How to Make a Folding Guitar Stand
For my husband’s birthday I made him with a curvaceous DIY Folding Guitar Stand! He’s been playing guitar for a few years now and frequently leaves his guitar sitting out in the middle of the living room. I’m always worried the kids or dog will knock it over ;-(. Recently I saw The Crafted Workshop’s portable guitar stand and thought I could easily adapt the design into a curvy stand for my husband’s guitar. The stand was a fun challenge as I worked out the curves and How to Make a Folding Guitar Stand that would fold flat for travel. In my ever constant mission to use up scrap wood, I grabbed an old ironing board that was rescued on trash day in our neighborhood. It had a stained cover, but had beautiful aged wood beneath.
Don’t worry if you don’t have an old ironing board lying around, you can use store bought pine lumber instead. Let’s get busy making, shall we?
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- 2 – 1″ x 10″ x 36″ boards
- 1 – 3/4″ dowel rod cut to 6 inches
- 1 – 1″ x 1/4″ x 12″ piece of wood for the latch
- 3/4″ drill bit
- Drill or drill press
- 1/16″ drill bit
- 1/8″ drill bit
- 2 – 1″ wood screws
- 1/2″ Felt strip tape
- Jigsaw (or bandsaw)
- Tape measure
- Sandpaper (150 grit and 220 grit)
- Philips bit or screwdriver
- Eye protection
- Hearing protection
Preparing the Lumber:
If you have scraps lying around, go ahead and join them together to get the appropriate width for this project (9 1/2″).
I was able to make the entire stand out of the ironing board lumber. After cutting your lumber, run one side of each board through a table saw to get a straight line.
Next, glue up the two boards and secure using pocket hole screws. (Unclear how to use pocket holes and a Kreg Jig? Check out my instructions for using a Kreg Jig.)
Now that you have your board, let’s build this DIY Folding Guitar Stand.
Download and print out this template (or draw your own based on your guitar.) Cut out the template and trace the two pieces onto your 1″ x 10″ boards.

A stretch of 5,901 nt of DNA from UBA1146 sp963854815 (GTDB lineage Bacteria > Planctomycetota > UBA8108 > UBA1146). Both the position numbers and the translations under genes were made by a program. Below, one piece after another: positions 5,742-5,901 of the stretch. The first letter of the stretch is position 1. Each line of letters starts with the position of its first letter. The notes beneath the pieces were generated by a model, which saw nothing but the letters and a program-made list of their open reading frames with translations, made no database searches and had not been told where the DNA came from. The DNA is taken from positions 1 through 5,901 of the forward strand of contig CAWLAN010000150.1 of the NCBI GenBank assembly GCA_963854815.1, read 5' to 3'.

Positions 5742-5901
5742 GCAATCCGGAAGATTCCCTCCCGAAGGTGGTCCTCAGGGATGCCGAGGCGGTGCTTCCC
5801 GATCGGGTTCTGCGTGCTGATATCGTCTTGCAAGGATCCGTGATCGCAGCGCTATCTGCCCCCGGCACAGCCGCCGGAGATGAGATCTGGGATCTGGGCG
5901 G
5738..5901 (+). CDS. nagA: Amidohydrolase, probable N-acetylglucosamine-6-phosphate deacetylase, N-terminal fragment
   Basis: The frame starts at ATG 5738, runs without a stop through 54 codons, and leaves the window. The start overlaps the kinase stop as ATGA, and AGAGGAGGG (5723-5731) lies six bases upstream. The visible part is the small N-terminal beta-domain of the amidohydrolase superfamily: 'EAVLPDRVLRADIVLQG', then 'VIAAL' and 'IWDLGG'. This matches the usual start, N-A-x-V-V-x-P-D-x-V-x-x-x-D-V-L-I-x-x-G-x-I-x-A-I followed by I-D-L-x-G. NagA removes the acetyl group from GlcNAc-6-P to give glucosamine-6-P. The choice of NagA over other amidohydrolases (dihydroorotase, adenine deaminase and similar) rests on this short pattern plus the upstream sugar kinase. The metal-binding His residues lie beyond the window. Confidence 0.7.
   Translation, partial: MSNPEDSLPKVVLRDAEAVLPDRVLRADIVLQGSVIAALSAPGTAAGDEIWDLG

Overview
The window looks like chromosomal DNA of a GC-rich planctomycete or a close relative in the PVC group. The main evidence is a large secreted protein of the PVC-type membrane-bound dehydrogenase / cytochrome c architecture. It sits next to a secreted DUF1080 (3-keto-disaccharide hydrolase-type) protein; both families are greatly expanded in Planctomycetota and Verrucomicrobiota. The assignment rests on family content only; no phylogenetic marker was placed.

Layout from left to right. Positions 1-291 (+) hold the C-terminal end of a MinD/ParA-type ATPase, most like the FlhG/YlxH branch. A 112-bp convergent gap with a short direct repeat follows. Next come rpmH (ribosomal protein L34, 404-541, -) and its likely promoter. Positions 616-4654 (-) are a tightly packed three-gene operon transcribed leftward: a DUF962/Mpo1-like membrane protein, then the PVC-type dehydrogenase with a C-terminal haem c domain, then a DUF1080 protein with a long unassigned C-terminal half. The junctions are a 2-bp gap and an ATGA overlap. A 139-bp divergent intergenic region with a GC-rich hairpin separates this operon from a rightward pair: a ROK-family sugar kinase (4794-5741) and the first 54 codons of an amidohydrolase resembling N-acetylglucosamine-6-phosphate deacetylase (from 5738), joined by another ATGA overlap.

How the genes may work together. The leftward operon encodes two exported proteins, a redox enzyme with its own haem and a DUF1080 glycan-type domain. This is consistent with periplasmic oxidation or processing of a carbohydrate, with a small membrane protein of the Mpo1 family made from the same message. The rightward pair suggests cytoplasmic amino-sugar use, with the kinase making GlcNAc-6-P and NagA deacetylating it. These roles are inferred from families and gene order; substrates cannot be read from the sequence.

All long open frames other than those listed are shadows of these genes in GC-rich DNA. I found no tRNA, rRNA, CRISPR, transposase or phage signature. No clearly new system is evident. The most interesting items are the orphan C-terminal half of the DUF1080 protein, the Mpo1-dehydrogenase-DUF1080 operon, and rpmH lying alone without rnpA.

Use a bandsaw or jigsaw to cut along the outline.
Cut the second side. Sandwich the two sides together and sand any spots that vary. Then separately sand each side to round over any sharp edges.
Use a drill and the 3/4″ spade bit to drill a hole through the top of the sides (3 inches down from the top edge.) Sand any splinters off.
Feed the 3/4″ dowel rod through the holes. The fit should be snug, but you should still be able to press the two sides together to fold flat.
Cut a notch into one end of the 1″ x 1/4″ x 12″ piece. The notch should be slightly narrower than the head of your wood screw.
Drill a hole into the other end of the latch board. Feed one 1″ wood screw into the hole (make sure the screw can spin freely.)
Measure up 6 inches along the back side the stand. Pre-drill a hole using the 1/16″ bit. Secure the screw at this location using a screwdriver or philips head bit.
Measure up 6 inches on the other side.Hold the last screw inside the notch and pre-drill a hole in this location using the 1/16″ drill bit. Secure the screw using a screwdriver or philips head bit.
The latch should be easily lifted to fold the stand.
Add felt strip tape to the stand where the guitar rests.
Set the guitar onto the stand and check for fit.
Check that the guitar only rests on the seat of the stand and the neck support. I had to make a few adjustments to the back of the stand where it was touching.
When you want to travel or put the stand away, it folds flat.
Then it sets back up to hold your guitar.